Q: A month ago my flatmate and I signed a rental contract for a two-bedroomed house. Upon checking the house before signing the contract, we noticed that in one of the bedrooms there was a black spot on the ceiling and the corner of the room was wet.

When we pointed this out to the landlord, he promised he would fix the problem before the rental contract starts. Unfortunately, this was not the case and because of this I could not sleep in my room. I tried to remove the mould with bleach but this did not solve the problem. My doctor also advised me not to sleep in the room as it could be toxic for my health.

At this point we informed the landlord about the problem and he gave us three options: to terminate the rental agreement and get a full refund of the deposit paid, a discount on the rent until the problem is solved or temporary lodging in another house until he fixes the problem.

Since we cannot stay in the house, my flatmate and I will opt to terminate the rental agreement. We would like to know if besides the refund of the deposit paid we can also claim a partial refund of the rent paid since we couldn’t use one of the bedrooms?

A: Since the landlord was aware of the mould problem before the rental agreement started and did not abide by his promise to have the problem solved before you moved in, then if you have evidence that it is dangerous to live in such a room, you may request a partial refund of the rent paid.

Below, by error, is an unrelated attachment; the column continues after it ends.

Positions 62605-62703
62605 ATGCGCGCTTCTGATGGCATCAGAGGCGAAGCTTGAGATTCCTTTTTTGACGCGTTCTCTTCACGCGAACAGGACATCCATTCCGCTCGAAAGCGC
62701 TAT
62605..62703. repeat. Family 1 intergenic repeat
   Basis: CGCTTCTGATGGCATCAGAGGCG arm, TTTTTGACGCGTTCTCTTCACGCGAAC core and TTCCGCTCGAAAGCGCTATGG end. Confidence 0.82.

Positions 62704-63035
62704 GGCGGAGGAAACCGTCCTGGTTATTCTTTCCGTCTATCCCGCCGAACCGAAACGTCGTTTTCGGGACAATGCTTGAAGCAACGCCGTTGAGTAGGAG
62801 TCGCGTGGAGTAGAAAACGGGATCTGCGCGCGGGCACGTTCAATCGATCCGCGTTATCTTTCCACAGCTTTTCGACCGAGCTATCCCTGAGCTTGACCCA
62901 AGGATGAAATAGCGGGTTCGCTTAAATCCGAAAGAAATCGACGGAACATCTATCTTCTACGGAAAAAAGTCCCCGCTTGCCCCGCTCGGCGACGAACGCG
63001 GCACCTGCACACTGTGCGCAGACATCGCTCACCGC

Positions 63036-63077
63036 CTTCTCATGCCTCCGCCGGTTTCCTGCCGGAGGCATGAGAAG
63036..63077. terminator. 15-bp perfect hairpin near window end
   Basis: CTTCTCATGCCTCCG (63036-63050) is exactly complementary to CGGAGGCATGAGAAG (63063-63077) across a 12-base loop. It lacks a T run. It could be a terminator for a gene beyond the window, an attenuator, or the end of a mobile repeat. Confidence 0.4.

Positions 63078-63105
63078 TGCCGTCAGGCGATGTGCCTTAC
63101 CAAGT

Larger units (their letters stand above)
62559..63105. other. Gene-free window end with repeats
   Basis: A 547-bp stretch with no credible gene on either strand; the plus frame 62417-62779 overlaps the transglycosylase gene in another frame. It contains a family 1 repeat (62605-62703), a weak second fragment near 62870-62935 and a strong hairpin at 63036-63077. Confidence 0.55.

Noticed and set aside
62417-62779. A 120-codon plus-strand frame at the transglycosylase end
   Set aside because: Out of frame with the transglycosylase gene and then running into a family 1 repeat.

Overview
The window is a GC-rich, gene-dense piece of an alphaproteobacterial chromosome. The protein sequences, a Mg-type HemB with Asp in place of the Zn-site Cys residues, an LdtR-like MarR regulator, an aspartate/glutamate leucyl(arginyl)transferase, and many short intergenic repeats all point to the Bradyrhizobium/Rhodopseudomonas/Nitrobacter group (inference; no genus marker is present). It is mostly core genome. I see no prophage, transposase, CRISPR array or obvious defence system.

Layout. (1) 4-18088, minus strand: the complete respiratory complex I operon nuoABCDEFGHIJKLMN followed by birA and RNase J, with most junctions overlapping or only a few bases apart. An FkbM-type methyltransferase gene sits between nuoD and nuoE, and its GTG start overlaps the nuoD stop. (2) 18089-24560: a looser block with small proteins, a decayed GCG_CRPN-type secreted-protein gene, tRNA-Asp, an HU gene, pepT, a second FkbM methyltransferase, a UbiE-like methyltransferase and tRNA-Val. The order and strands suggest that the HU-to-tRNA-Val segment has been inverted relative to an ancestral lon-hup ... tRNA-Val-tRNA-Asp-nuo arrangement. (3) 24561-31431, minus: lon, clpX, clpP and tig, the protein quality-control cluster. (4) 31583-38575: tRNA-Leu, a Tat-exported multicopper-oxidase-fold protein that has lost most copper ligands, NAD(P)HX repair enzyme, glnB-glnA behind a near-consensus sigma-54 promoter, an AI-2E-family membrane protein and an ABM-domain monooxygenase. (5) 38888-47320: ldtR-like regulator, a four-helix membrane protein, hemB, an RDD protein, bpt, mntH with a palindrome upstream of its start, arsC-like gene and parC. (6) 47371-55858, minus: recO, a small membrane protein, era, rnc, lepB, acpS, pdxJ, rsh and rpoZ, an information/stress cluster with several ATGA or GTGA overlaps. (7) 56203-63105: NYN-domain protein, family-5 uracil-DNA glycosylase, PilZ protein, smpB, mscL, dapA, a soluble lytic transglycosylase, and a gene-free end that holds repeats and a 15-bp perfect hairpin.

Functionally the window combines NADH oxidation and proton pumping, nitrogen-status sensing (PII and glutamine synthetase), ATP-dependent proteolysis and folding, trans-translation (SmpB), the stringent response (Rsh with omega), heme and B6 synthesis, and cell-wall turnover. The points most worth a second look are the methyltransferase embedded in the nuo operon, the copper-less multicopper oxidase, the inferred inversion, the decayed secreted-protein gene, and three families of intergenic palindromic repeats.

When consumers rent a property it is in their best interest to gather evidence of any problems or damages a property has and to complain immediately with the landlord or estate agency. Delay in complaining may diminish consumers’ right to compensation.

Furthermore, complaints should always be made in writing, so consumers have evidence that they have notified the landlord about the problem and also gave him the possibility to rectify it before claiming compensation or the termination of the rental agreement.

Should consumers not manage to resolve the problem directly with the landlord or estate agency, they may lodge a complaint with the Office for Consumer Affairs. When submitting their official complaint, consumers also need to submit a copy of the rental agreement, a copy of the receipts of the money paid and any correspondence with the landlord or travel agency concerning the problem encountered.

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